A fan-led review into the present and future of football has recommended that Premier League clubs pay a 10% tax on their transfer deals – a levy that would then be trickled down through the sport’s pyramid.
Quite how the stamp duty style taxation would be introduced and policed remains to be seen, but that is just one of the 47 recommendations that the consultation – led by Conservative MP Tracey Crouch – has detailed.
The report also calls on the government to introduce an independent regulator to oversee football in England, specifically with the power to accept or reject licence applications from prospective overseas owners. That appears to be a direct response to Newcastle United’s takeover by Saudi Arabian investors, which many believe is contrary to the best interests of the sport.
The regulator would also be given full powers to inspect a club’s books – that would help to combat many of the Financial Fair Play breaches that the likes of Manchester City and Derby County have been charged with; the latter’s mere existence now at threat due to their over-spending.
Another, similar recommendation would be that prospective owners would have to pass a more stringent integrity test – the like of which are already employed in the business and media sectors.
Crouch believes the recommendations arising from the consultation would secure the ‘long term’ future of football at all levels.
“I genuinely think that what we’ve set out in the report is good for the game,” she said. “It will set out a long-term sustainable position for English football.
“I think it will encourage growth and investment and I think it will drive improvements across the game that have been required for many years, decades in fact.”
Before any or all of the ideas are brought into power, the government will first meet to discuss the outcomes of the report. For those proposals they favour, the necessary legislation could be introduced as early as next spring.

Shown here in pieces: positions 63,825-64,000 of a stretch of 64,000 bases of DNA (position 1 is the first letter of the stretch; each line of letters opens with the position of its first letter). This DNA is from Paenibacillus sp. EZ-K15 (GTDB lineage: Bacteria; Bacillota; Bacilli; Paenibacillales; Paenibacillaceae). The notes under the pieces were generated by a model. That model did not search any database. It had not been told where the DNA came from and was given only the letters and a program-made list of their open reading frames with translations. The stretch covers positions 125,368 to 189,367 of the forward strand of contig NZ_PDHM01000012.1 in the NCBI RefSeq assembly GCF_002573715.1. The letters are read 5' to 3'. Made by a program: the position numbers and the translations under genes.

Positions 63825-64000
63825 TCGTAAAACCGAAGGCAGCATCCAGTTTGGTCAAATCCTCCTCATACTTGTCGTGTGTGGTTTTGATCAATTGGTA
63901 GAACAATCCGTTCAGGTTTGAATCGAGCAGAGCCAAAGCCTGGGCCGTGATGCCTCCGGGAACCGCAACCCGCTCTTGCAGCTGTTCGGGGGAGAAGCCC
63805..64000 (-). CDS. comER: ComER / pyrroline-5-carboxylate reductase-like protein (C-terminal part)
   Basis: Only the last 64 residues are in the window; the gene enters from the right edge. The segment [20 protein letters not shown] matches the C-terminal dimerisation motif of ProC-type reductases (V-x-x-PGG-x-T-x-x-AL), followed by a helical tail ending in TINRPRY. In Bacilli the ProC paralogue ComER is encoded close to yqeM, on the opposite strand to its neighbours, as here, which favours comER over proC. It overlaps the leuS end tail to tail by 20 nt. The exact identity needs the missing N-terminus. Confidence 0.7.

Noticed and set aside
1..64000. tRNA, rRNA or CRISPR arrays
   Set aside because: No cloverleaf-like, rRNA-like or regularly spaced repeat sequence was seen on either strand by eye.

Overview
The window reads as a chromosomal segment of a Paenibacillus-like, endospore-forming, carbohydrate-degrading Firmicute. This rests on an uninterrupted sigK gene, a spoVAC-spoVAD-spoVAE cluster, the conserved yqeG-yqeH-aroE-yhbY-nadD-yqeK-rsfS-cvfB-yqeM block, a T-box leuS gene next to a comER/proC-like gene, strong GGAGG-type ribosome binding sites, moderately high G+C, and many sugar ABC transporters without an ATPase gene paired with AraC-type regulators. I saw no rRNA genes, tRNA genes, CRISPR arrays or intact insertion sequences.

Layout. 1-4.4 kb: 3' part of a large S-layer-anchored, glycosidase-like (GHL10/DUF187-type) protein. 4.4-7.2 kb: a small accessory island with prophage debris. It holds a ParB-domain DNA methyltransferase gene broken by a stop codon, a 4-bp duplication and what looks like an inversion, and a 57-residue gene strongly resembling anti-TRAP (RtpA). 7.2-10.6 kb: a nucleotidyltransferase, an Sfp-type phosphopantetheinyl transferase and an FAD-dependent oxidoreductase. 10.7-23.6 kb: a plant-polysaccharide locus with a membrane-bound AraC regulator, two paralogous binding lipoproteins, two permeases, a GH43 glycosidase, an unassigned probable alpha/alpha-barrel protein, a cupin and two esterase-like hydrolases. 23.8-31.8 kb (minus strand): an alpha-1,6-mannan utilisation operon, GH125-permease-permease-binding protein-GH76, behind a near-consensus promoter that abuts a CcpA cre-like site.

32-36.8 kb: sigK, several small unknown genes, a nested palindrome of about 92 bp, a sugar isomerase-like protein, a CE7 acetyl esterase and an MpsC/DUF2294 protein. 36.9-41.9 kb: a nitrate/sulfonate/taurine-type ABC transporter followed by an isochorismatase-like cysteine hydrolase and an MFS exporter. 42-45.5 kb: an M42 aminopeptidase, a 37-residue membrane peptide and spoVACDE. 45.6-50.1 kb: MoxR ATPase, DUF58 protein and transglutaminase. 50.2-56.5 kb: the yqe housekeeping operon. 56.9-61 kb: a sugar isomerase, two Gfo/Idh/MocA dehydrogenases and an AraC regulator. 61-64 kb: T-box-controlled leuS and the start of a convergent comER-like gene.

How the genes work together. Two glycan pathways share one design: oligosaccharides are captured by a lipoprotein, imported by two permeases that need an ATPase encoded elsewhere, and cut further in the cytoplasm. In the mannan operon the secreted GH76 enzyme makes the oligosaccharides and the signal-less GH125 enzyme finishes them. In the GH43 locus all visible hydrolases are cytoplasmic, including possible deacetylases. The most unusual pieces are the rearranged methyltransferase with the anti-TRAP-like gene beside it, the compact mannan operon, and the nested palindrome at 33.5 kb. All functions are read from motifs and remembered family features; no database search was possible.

Fan Ownership, Booze, Equality & Diversity
To suggest that the findings of the report are wide-ranging would be an understatement, with topics ranging from equality in football to booze on the terraces up for debate.
One of the central topics discussed was that of club ownership, specifically the power wielded by individuals and ownership groups. The consultation speaks of limiting the powers that new owners – i.e. those that haven’t been in charge for a specified period of time – would have limits applied to how much money they can invest in a club, therefore keeping their shareholding to a lower percentage.
There would also be a limit placed on how much they could invest relating to the club’s existing finances, bringing an end to ‘overnight riches’ as seen in the Newcastle United scenario.
Fans want to retain some control in their clubs, and so the idea of a ‘golden share’ has been raised – this would veto an owner from making major changes, such as changing its name or kit colours or selling its ground.
A number of recommendations will seek to address equality, diversity and inclusivity issues in football, while a wholesale review into the present and future of women’s football has been advised.
Another noteworthy topic was the proposal to allow alcohol to be consumed in the stands during a game – a trial introduction has been suggested.